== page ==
How To Climb Across Monkey Bars

Monkey bars were hard enough when I was a kid. But this week I tried them again, older, wiser and with more muscle than I had back in the day. And you know what? They’re still really, really hard.

Since we’re doing a playground fitness challenge this month, I spent some time reading up on monkey bar advice and trying it out. I have the following to report:

Grip matters

Monkey bars are harder on your hands than any other part of your body, especially if the bars are skinny because they’re made for little kid hands. Suspending your weight from those things hurts.

People who train on monkey bars (for example, for Spartan races) do grip-specific workouts to get their forearm muscles strong. If you’re just hopping onto some monkey bars for an impromptu workout, there isn’t much you can do about grip except hold on tight.

Oh, and bring a towel. If it’s been raining or if there is morning dew on the bars, those things are slippery!

Try to swing

If you have really great upper body strength, you can try to literally pull yourself from bar to bar. But for most of us, the best strategy is the same as for rock climbing: Save your energy and don’t use any more muscle than you need to.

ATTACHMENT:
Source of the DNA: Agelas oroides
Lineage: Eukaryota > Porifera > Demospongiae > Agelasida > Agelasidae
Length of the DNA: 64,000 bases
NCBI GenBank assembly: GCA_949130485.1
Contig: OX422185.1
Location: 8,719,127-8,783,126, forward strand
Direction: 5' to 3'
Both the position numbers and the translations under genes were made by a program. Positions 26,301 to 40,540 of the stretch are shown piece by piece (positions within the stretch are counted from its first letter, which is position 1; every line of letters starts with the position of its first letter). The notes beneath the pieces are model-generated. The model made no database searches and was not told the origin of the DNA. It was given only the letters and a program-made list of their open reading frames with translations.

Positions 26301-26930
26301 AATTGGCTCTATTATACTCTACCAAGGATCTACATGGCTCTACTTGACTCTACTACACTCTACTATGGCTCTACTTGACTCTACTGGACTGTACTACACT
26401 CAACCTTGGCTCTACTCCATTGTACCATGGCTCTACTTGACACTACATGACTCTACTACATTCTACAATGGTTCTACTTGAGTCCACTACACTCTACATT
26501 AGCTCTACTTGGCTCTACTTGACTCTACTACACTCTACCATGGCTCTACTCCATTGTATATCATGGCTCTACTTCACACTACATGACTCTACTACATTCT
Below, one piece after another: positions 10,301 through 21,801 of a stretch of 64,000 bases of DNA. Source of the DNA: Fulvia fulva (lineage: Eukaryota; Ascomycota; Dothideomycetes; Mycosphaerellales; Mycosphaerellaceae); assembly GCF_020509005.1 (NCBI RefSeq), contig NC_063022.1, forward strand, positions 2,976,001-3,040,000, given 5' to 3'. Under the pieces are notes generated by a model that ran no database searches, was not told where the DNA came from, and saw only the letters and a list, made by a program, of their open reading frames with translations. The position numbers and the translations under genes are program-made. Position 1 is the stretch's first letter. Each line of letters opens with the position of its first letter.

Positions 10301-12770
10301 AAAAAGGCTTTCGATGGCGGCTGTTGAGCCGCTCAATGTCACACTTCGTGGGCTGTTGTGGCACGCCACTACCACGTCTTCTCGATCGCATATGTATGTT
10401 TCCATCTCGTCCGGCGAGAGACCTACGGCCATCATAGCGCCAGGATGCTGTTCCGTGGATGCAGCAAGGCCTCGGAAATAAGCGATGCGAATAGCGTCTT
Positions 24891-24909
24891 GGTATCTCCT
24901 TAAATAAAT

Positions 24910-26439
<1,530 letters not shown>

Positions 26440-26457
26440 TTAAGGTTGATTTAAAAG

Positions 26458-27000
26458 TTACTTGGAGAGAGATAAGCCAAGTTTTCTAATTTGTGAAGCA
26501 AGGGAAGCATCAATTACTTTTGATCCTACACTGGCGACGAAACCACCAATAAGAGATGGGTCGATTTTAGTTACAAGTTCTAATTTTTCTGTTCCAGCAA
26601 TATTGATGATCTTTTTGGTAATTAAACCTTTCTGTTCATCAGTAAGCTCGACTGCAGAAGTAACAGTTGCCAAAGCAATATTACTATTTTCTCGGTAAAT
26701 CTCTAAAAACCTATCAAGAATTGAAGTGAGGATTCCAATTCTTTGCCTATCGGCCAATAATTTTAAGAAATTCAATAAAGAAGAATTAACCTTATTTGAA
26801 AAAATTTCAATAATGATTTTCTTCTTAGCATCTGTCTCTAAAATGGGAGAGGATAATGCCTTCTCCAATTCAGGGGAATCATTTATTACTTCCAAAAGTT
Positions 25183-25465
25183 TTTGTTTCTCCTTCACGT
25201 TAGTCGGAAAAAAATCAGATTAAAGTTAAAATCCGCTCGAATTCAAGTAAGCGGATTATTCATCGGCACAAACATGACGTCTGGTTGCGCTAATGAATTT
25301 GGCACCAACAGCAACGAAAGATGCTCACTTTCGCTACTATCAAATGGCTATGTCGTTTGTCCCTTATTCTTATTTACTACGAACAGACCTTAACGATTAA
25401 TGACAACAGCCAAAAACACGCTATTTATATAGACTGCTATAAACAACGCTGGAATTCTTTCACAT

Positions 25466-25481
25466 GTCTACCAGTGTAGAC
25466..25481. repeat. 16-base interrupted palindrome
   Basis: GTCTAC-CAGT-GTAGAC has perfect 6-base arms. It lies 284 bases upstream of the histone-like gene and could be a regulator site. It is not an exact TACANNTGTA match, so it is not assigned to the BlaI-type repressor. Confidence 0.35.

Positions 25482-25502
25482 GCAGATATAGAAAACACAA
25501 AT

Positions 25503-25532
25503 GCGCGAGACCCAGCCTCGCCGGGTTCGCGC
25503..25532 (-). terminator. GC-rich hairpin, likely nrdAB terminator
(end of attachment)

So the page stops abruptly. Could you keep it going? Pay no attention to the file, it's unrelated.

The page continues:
It’s OK to do a few swings back and forth on the first bar, just to get the motion going. Then try to find your rhythm.

I am not an expert monkey-bar-er, but I found it effective to swing back, swing forward and grab the next bar, swing back again, then swing forward with my other hand to the following bar. If you have long arms and can get a really good swing going, you may even be able to skip bars.

Use the bars for other exercises

Can’t manage to actually swing across? That’s OK. There are other exercises you can do on the bars. Try these:

  • Hang onto the bar. That’s it. How long can you hang there?
  • Hang onto the bar and pull your knees up toward your chest. This is a great ab exercise! Do it to either side, too.
  • Use nearby equipment to step up so that your shoulders are level with the bars. Grab on and slowly lower yourself to the ground. This is a negative pullup, and it’s a great stepping stone to real pullups.


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